DIY Farmhouse Shutters

Ever since I came across a post on Pinterest with pretty shutters, I’ve dreamed about building these! I knew from the beginning I was going to build them, because ONE PAIR OF SHUTTERS COSTS $100! No flippin’ way. Guess what it cost me for these? $40 for wood, divided by three windows… $15 a PAIR! You can’t get any better than that.  All the other materials I already had lying around, so I didn’t factor those into the price. Only the cost of wood. So before I begin with materials, it is important to measure, measure, measure! We have three windows at 53″, 64″, and 55″ tall.   I knew I wanted the shutters to be about 10-12″ wide, so that’s 3 1x4s laid next to each other.  I figured I could get 1 shutter from 3 1x4x6s (I opted for the 6 footers because my car is tiny!) with enough board left over for the horizontal piece across the top and bottom and there would be 6 shutters, so 18 boards in all.  

Now when you build yours, you want to do some math and measure your windows.  Every window is different (especially on my house!) With that being said, there are no exact measurements or plans but a general idea.  This was such an easy build! From start to finish, it took me three days. One day for building and glueing, one day for painting, and another hour the next day to hang them.

Materials for three windows of various sizes:

– 18 1x4x6 common board, about $2.50 each (make sure they are all STRAIGHT – warped pieces will not be your friend)

– 1 gallon your choice outdoor paint and primer (you’ll probably use less than a quarter of the gallon) OR STAIN! You can definitely stain these if your house color is lighter and you want contrast.  

– 3 1/2 inch construction screws, about $10 for a bunch

– wood glue

– painter’s acrylic filler and wood putty (for holes and knots) 

Now, here’s the necessary things you’ll need in your shop before you start, because it makes it SO much easier:

– clamps (you will need at least 2-3!)

– nail gun and nails (I used Ryobi nail gun)

– Mitre saw (seriously, this is what made it fun, easy and much safer than a circular saw)

– A bench or work area of some sort

– Orbital sander (Ryobi for the win!)

– Drill and assorted drill bits: wood AND masonry bit with carbide tip.

With this build, I used a nail gun because it was so much easier than drilling pocket holes for each shutter. (Which you can definitely do, several plans gave different ways to build these).  I also glued and clamped all pieces together, and went back and filled ALL gaps with painters acrylic.  This will prevent water from getting between the boards and warping the wood.  I HIGHLY recommend this step, even if it takes you longer! It will support the longevity of these shutters!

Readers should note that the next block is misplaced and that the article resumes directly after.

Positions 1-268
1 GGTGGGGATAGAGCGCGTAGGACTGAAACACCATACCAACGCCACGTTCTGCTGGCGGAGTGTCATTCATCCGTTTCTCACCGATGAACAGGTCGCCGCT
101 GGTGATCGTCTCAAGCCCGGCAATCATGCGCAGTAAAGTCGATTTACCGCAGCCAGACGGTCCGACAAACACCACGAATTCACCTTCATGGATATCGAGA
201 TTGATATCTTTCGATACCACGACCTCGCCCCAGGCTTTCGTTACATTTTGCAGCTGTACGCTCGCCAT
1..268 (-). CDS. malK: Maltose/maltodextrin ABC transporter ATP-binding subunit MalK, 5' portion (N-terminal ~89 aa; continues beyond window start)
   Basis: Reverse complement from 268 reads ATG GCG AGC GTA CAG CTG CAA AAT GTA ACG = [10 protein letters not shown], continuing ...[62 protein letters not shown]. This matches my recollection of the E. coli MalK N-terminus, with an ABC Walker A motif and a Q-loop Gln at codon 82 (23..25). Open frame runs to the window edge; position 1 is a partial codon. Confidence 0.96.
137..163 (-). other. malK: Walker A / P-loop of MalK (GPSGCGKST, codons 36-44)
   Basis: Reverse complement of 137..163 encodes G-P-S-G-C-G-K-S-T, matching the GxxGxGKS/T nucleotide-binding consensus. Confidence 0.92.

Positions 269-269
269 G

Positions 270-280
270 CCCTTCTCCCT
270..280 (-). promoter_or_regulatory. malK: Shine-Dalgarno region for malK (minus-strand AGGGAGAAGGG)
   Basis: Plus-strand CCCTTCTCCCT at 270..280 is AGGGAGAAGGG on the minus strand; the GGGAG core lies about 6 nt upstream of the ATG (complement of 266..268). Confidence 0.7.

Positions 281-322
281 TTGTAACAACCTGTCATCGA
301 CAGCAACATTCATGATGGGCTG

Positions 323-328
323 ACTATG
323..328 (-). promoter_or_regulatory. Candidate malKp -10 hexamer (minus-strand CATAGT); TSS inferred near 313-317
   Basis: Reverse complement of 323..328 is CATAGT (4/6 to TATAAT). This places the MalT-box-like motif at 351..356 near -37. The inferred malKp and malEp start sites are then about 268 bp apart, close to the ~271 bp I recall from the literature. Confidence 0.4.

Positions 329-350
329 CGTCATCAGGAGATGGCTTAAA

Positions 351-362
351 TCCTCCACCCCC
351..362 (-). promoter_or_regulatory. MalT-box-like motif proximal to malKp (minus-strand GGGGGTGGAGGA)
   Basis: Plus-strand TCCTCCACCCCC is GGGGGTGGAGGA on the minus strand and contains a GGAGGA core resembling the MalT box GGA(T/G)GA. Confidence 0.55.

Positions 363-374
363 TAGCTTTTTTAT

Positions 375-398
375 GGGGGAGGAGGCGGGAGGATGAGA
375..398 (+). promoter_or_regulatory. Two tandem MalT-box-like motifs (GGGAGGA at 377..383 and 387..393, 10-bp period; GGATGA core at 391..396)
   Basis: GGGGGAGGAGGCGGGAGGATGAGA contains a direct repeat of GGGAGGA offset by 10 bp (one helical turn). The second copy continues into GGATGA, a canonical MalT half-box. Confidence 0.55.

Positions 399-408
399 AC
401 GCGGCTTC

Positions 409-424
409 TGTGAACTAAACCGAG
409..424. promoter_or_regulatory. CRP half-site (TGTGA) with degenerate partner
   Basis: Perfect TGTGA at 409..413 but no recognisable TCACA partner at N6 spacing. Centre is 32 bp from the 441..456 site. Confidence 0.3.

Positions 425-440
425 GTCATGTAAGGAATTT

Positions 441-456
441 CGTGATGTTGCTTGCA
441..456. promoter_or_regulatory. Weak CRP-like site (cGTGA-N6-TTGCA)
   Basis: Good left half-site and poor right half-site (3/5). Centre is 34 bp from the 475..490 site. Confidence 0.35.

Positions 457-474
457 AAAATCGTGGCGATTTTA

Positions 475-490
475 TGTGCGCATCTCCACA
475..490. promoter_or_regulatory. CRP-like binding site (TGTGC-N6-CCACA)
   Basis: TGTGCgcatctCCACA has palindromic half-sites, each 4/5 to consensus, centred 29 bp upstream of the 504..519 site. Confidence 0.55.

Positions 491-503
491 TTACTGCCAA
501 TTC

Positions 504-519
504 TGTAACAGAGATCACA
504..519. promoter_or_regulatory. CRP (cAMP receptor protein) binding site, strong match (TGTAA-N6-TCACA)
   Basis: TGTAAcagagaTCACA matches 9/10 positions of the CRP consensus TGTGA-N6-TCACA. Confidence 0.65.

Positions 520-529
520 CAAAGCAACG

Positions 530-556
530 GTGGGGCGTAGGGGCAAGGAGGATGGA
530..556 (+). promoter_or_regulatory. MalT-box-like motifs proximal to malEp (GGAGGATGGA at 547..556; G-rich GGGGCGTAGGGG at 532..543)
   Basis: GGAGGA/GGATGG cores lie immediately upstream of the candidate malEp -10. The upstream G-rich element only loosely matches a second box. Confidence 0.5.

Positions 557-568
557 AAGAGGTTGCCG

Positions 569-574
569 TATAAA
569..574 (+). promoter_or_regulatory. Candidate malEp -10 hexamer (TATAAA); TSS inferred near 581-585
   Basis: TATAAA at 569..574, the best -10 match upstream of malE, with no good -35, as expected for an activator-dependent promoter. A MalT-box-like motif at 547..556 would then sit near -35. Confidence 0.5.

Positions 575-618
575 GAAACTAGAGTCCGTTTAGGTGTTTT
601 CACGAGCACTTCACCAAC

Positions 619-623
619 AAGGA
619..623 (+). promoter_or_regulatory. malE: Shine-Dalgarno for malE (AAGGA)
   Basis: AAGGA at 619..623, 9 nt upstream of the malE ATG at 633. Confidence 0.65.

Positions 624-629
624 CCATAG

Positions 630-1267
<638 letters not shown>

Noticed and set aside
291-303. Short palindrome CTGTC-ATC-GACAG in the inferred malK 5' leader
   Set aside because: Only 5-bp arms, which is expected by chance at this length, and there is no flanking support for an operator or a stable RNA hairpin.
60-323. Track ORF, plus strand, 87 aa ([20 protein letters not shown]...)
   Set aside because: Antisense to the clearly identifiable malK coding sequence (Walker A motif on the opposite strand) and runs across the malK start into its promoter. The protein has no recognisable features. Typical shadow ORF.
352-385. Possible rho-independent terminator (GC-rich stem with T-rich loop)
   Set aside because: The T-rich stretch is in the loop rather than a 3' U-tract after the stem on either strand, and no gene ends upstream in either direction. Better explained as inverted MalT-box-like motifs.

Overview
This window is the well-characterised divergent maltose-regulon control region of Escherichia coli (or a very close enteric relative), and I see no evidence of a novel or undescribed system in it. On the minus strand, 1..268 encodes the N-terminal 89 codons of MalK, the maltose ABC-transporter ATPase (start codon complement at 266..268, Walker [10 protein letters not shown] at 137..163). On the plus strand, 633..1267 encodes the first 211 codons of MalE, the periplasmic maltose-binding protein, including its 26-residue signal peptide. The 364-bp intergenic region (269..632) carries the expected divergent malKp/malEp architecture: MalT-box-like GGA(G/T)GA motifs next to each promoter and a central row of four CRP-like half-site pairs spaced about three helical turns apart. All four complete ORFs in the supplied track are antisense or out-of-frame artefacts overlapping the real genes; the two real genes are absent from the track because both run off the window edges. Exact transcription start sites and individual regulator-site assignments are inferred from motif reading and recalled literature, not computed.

Precut all of your boards.  You want 3 boards of the same size for each shutter, plus 2 10″ pieces for the support.
Glue and clamp!
Here you can see where I laid three boards abreast, glued and clamped and attached the support beams across the top and bottom.  My spacing on this depended on the length of the shutter.
For example, the shorter shutters (53″) I attached the horizontal board 10″ from the top and bottom. On the longer ones, I attached the board at 12″ from the top and bottom.
After you’ve glued it all together, fill in all holes and gaps with painter’s acrylic and/or wood putty. This is an ESSENTIAL STEP in ensuring the longevity of your shutters!
Paint paint paint. I did THREE coats because the wood absorbed most of the first coat, and because three coats ensures no water is getting in any nooks and crannies.  
Waiting to dry.

Prior to shutters. Plain Jane windows with ugly wires. 

When mounting your shutters, predrill your holes in the wood first.  We did 2, one on the top and one on the bottom. Then, using a volunteer, place a shutter on the wall and stick your drill through the pre-drilled holes.  You don’t have to make a hole, just drill enough so that you can make a mark to drill into the stucco with your masonry bit.  Remove the shutter, and using the hole as your guide, drill with your masonry bit.  This is IMPORTANT! We made the mistake of thinking our screws would go through the stucco no problem- WRONG! We ended up having boards that kinda stuck out and had to re-drill holes.  

Next, align the shutter with the holes and attach your shutters using the construction screws.  

Cover with wood putty and a little paint.

And after shutters! Nice and bright. It really adds something to the house!

But look! A DIY hose holder, courtesy of Shanty-2-Chic! Here’s the post here.
Here you can see the screw holes. I later covered those up with putty and paint.  
See our cute little house number post? DIY!
Beds and shutters DONE. And with that, I think our major front yard projects are done… MAYBE?

And all done! Yay to curb appeal!


2 thoughts on “DIY Farmhouse Shutters

Leave a Reply

Fill in your details below or click an icon to log in: Logo

You are commenting using your account. Log Out /  Change )

Google+ photo

You are commenting using your Google+ account. Log Out /  Change )

Twitter picture

You are commenting using your Twitter account. Log Out /  Change )

Facebook photo

You are commenting using your Facebook account. Log Out /  Change )


Connecting to %s